The Lorong 24A Shophouse Series
Words by Isabelle Tow
The Lorong 24A Shophouse Series
By the looks of it, it would seem like the shophouses in this part of Geylang have remained perfectly preserved since the time they took form. While their heavily ornamented facades reflect the eclectic shophouse style of the 1920s, behind the doors of eight shophouses on Lorong 24A reveal a very different reality. This collective of unique shophouses is known as The Lorong 24A Shophouse Series.
A key part of Figment’s collection of coliving spaces, The Lorong 24A Shophouse Series was a product of its owners’ love for heritage shophouses. About forty years ago, a group of friends saw the value and potential of the centrally-located Geylang shophouses and began acquiring them. After undergoing minimal renovations, the shophouses were rented at an affordable rate to mid-level expatriates for a decade.
An experimental approach
The opportunity to do something more experimental and meaningful with the shophouses came knocking around 2008, when the initial renovations began to show signs of wear and tear. The plan was to play up the rich cultural and architectural values of the shophouses, the very reasons why the owners had purchased them all those years ago, and reinvigorate the street. To realise this vision, the owners hired creative development consultancy Pocket Projects.
Pocket Projects came up with a solution to invite local architects to restore and reinterpret the shophouses. This would not only showcase Singapore’s architectural talent, but also give the public an opportunity to see a varied interpretation of the same original shophouse form. This project was dubbed The Lorong 24A Shophouse Series.
For the shophouse redesigns, eight local architects were handpicked and tasked to make the units “very rentable”, with generous wall space to display art. With a tight $500,000 budget, each architect imbued their assigned shophouse with their own interpretation of the common brief, while observing conservation guidelines by the Urban Redevelopment Authority (URA).
Out of the eight shophouses in The Lorong 24A Shophouse Series, the four currently managed by Figment were redesigned by Liu & Wo Architects, Linghao Architects, HYLA Architects and Lekker Design.
Units no. 9, 11, 13 & 15
For No. 9, Liu & Wo Architects centred the redesign around the ideals of “lightness” and “connectivity”. Lightness of space and materiality was achieved mainly by exposing the shophouse’s original structure, such as the levels, roofing and timber flooring. The key additions to No. 9 – the internal airwell, L-shaped pond, and black perforated metal staircase – are also aligned with this intent. The unit’s visual permeability allows a visitor to view the entire span and depth of the shophouse from the main entrance; in the more intimate quarters within, clear sliding doors and glazed walls maintain the feeling of an open and light-filled space.
In No. 11, Linghao of Linghao Architects gave the shophouse unit a new rear extension with four floors and connected it to the original three-storey building with an open central courtyard. Thin steel bridges that crisscross the courtyard space join the upper levels of house’s old and new parts. The bridges afford a different view depending on where you stand on them, so there is always an interesting vantage point from which to appreciate glimpses of the house, framed against the backdrop of the city.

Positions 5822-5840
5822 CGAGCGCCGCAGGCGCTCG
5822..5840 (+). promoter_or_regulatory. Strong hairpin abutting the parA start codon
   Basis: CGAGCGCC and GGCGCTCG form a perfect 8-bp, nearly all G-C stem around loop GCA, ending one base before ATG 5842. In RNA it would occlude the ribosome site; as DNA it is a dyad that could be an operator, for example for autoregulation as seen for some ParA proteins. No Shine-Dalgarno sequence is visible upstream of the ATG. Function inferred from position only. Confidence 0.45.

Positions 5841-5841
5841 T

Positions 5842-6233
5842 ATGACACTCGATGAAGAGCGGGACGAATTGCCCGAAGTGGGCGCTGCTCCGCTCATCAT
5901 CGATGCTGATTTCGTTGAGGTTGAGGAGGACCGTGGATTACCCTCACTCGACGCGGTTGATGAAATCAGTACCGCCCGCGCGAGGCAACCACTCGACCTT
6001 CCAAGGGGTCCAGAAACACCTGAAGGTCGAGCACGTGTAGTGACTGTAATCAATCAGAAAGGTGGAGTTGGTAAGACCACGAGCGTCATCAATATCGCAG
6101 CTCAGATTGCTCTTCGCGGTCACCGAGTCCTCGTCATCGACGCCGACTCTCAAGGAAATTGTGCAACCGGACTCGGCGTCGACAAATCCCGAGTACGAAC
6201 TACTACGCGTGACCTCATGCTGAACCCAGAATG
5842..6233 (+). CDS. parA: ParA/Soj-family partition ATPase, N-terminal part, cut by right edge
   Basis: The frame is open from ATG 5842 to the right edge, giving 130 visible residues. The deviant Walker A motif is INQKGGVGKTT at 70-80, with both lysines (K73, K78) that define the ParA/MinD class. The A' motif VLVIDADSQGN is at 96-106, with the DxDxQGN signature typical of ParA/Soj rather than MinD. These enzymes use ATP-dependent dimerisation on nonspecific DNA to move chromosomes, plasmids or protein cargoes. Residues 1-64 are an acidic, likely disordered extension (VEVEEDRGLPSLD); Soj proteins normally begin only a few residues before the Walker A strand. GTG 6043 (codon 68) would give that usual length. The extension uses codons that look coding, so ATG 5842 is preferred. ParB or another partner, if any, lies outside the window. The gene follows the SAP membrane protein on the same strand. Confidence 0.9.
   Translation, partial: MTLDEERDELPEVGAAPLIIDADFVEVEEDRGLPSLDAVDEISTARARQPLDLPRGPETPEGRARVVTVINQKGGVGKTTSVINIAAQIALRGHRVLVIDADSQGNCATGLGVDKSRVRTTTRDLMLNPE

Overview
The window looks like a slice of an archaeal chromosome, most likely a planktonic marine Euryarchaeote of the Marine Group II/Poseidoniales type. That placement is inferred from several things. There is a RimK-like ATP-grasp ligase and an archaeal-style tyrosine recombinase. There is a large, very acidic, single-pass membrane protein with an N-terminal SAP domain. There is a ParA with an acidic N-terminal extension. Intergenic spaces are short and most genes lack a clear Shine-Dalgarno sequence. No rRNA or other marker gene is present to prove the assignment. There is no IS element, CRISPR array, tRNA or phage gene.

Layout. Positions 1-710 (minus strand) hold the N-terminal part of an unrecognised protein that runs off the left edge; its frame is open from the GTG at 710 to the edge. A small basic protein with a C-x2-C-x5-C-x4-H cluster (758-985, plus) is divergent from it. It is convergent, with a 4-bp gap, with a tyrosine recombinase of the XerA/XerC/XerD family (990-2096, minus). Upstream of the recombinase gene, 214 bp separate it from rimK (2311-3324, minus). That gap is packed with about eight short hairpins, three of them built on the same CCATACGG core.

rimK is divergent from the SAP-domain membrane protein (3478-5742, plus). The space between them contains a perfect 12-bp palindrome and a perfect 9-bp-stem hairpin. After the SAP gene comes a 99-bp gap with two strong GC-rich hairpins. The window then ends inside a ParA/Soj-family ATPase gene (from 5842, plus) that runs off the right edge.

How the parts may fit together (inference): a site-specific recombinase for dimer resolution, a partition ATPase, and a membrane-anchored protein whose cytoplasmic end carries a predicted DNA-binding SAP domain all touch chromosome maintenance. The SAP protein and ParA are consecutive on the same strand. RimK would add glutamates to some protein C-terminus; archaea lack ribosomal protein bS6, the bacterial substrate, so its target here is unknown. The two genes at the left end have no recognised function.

Staircases are often employed as the centrepieces in the homes he designs, so it was perhaps unsurprising that Han Loke Kwang added not just one, but two of them in No. 13. Painted a deep shade of red, the founder and principal architect of HYLA Architects made the staircases the most prominent feature so that they “stand out from the rest of house, which is white,” says Han. The first staircase, which hovers over the island kitchen on the ground floor, connects the second storey to the attic. The other staircase, nicknamed the “Red Dragon”, is found in the courtyard, spiralling across four floors to connect the ground level to the roof terrace.
Rather than simply creating a space for art, as stated in the design brief, Ong Ker-Shing of Lekker Design decided to make the shophouse itself art. Blurring the lines between a gallery space, architectural sculpture and residence, No. 15 is a marvellous whitewashed expanse composed of clean, simple lines. Boasting high ceilings and large walls, it is just as ideal to display art in as it is to inhabit it. Ong explained, “As you know, “art people” prefer that architecture becomes mute in the sacred presence of art. Architecture is usually expected to politely disappear. We feel that this is nonsense.” For her, the house too, could be conceived as a living work of art, in harmonious coexistence with the artworks it contains.
Since its completion in 2012, The Lorong 24A Shophouse Series has enjoyed full occupation. The shophouses have played host to public exhibitions, architectural tours and even a pop-up store, aside from its primary function to host rental tenants. The events successfully attracted a young and creative audience, and as a result of this creative marketing, the greater Geylang district too, began to be seen with fresh eyes.
In 2013, The Lorong 24A Shophouse Series was conferred the URA Heritage Award (Category B), recognising the project’s novel art- and design-led approach to conservation.
The Figment collection
Today, The Lorong 24A Shophouse Series is part of Figment’s collection of properties. Figment’s founder Fang Low hopes to continue what the shophouse owners and Pocket Projects started. To realise their reimagination of the shophouses as luxury boutique homes, Figment is working with more architects like Ministry of Design, furniture labels such as Scene Shang, and other distinctive design studios to create and curate plush and memorable living spaces.